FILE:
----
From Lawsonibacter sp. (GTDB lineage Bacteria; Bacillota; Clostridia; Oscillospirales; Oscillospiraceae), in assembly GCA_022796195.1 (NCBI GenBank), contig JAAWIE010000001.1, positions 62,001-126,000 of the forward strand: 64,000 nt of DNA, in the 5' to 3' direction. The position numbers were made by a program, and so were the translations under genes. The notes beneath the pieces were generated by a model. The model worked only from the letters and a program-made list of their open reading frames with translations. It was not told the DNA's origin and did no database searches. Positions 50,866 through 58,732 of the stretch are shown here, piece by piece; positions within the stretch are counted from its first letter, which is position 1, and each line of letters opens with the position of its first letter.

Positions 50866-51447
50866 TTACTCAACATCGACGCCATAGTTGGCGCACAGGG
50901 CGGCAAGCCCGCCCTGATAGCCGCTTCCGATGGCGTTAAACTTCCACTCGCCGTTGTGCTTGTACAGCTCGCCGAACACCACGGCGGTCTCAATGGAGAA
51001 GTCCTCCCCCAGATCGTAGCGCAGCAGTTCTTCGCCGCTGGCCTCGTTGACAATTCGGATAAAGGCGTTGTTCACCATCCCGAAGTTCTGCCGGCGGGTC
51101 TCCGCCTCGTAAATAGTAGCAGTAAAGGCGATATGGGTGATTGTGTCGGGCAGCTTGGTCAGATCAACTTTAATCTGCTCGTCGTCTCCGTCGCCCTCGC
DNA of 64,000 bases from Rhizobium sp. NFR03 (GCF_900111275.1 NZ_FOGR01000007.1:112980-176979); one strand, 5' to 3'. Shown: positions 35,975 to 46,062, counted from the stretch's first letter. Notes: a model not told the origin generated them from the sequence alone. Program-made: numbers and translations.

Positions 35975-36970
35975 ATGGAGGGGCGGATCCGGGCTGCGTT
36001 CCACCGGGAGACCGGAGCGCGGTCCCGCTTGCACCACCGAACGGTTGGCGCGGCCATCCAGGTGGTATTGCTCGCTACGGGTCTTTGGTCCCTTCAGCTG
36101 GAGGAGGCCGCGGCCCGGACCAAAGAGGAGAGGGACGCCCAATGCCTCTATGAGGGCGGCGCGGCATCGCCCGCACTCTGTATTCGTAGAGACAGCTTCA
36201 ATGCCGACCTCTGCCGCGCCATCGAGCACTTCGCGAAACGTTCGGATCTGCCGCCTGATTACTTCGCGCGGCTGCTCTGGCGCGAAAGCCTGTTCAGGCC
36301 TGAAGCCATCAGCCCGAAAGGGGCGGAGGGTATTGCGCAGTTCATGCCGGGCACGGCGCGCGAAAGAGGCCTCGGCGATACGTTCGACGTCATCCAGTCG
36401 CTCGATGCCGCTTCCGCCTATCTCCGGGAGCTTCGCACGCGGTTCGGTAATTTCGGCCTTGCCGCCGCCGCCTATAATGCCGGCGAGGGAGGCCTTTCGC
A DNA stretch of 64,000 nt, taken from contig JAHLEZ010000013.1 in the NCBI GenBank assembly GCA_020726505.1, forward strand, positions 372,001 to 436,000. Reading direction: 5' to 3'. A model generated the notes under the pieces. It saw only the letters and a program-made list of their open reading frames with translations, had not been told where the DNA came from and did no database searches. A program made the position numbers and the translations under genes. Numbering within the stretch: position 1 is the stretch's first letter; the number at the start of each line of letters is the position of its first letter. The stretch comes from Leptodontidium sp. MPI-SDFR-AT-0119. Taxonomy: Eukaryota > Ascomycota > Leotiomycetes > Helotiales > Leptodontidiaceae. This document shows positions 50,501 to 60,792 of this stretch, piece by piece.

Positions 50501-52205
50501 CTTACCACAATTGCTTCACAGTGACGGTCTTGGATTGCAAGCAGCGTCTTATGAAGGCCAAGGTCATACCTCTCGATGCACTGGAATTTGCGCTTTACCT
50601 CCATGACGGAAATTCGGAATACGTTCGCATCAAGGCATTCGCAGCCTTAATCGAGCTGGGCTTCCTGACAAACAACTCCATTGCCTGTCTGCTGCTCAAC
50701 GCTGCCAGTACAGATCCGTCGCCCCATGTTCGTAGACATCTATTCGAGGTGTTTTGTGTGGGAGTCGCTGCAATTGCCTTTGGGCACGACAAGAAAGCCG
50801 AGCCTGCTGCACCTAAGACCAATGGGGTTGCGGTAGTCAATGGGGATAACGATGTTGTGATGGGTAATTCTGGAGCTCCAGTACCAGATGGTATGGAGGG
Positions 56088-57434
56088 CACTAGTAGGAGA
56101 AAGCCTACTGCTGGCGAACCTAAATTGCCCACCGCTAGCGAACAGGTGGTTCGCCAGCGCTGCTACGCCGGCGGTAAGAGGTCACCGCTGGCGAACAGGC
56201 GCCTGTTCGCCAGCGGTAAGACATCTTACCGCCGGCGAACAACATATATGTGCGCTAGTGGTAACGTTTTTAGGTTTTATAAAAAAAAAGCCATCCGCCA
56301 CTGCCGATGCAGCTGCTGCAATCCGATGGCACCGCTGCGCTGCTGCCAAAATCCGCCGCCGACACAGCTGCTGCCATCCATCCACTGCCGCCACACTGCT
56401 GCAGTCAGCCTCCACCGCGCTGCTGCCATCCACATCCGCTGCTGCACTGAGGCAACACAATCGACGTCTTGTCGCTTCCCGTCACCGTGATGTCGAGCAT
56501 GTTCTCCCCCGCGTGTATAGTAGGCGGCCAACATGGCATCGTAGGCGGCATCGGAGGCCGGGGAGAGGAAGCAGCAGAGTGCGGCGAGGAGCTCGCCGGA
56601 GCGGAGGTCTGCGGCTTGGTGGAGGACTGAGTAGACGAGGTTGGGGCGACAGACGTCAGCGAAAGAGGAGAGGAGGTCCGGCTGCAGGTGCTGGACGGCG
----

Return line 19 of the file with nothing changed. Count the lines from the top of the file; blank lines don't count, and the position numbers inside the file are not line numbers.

50701 GCTGCCAGTACAGATCCGTCGCCCCATGTTCGTAGACATCTATTCGAGGTGTTTTGTGTGGGAGTCGCTGCAATTGCCTTTGGGCACGACAAGAAAGCCG